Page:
Dementia can feel like a thief that breaks into your loved one’s brain, slowly and steadily stealing their memories, identity, and even, in some cases, their ability to speak. Nearly 6 million Americans have Alzheimer’s disease. Dementia is a leading cause of death and disability, with more than 16 million Americans providing unpaid care to a loved one with dementia. Dementia can be exhausting and demoralizing, but it does not have to steal your family’s joy or your loved one’s sense of purpose and meaning. Dementia care in Baltimore, Maryland, keeps your loved one safe, offers an array of activities, and allows you to transition out of caregiving.

Transitioning to dementia care can be challenging because it requires seniors and their loved ones to admit that they can no longer manage dementia on their own. Despite these initial challenges, most seniors are happier and healthier in quality dementia care communities. Here’s how to broach the issue, initiate the conversation, and manage the move.

Educate Yourself

Before you broach the topic of dementia care with your loved one, educate yourself. There are many types of dementia, so talk to your loved one’s doctor to learn more about their specific diagnosis. The way your loved one’s disease progresses may depend on their diagnosis, overall health, and many other factors. 

Some questions to ask and research before getting more serious about dementia care include:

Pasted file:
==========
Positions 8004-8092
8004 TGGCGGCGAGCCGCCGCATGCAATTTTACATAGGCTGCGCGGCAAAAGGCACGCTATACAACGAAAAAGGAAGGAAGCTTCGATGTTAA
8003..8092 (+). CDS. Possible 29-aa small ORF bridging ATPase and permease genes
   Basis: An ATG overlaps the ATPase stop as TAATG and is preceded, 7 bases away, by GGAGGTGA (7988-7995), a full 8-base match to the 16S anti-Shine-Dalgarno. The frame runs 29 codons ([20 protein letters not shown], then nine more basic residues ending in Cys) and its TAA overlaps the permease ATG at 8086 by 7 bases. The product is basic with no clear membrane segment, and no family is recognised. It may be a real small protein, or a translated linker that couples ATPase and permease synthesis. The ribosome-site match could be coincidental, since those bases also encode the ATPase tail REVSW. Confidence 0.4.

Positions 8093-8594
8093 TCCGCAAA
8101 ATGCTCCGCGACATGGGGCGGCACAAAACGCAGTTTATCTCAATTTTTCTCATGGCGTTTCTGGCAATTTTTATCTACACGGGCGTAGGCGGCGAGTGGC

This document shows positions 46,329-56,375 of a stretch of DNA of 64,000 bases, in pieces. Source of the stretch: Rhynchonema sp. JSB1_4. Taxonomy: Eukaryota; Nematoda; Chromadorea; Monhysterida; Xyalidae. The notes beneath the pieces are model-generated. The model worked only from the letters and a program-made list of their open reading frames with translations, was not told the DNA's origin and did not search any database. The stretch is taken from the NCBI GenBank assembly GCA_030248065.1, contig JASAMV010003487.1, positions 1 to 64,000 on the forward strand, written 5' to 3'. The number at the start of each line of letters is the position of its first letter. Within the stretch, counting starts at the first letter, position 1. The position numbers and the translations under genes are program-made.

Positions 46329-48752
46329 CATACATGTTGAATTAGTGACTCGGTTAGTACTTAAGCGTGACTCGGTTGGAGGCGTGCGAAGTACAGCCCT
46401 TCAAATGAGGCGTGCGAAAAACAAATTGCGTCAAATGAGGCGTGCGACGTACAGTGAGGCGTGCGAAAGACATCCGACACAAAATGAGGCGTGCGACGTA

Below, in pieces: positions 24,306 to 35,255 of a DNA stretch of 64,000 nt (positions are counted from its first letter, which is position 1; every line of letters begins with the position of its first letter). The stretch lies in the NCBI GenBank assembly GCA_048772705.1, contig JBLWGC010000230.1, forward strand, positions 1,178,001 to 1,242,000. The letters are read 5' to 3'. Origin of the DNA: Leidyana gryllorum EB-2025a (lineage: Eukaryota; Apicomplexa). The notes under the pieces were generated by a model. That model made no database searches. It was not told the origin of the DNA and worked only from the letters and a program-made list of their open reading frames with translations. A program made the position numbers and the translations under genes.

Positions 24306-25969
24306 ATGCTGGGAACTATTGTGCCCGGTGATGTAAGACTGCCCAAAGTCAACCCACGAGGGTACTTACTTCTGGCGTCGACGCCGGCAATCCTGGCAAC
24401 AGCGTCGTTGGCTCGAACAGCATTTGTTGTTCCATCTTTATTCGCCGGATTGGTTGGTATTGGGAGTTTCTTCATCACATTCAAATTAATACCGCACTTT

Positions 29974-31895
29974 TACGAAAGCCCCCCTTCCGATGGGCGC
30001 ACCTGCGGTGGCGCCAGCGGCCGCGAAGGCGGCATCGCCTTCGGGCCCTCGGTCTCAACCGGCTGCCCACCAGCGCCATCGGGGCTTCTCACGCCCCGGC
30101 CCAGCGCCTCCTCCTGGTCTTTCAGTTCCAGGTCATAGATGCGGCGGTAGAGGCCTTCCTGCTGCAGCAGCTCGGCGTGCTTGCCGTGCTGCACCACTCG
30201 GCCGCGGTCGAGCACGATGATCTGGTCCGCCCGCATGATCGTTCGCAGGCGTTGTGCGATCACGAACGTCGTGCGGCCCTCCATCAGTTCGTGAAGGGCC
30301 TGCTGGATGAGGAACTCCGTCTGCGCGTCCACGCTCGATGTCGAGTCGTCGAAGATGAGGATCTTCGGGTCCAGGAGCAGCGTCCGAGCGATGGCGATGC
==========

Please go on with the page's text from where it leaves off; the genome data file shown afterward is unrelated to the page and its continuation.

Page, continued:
• What resources does my loved one have available? Am I able to financially contribute?

  • What is my loved one’s diagnosis and prognosis? How severe is their dementia, and how quickly will it progress?

  • Does my loved one understand what is happening? Are they willing to consider dementia care, or are they going to resist any attempts at help?

  • How does the rest of the family feel? Are loved ones in denial? Are there people who will oppose dementia care?

  • Does my loved one have the ability to make decisions about their own life and health? If you suspect your loved one may not be fully competent, believe they will not consent to care, or worry about interference by other family members, consider meeting with a lawyer first. In some cases, you might need to pursue guardianship. Find an elder care lawyer here.

  • What does my loved one need to be safe?

  • What does my loved one need to be happy?

  • What are the biggest care barriers I experience? What are my biggest worries about my loved one’s safety and health?

Start the Conversation

Dementia may affect a person’s ability to care for themselves or make good decisions, but it does not remove their fundamental humanity. Your loved one still wants to control their own fate, to live a life of purpose, and to not feel forced into anything. So begin the conversation as a collaborative effort. Your loved one should not feel that you are imposing your will or attempting to “put them away in a home.” If they do, they may resist any help. This can jeopardize their safety and your relationship.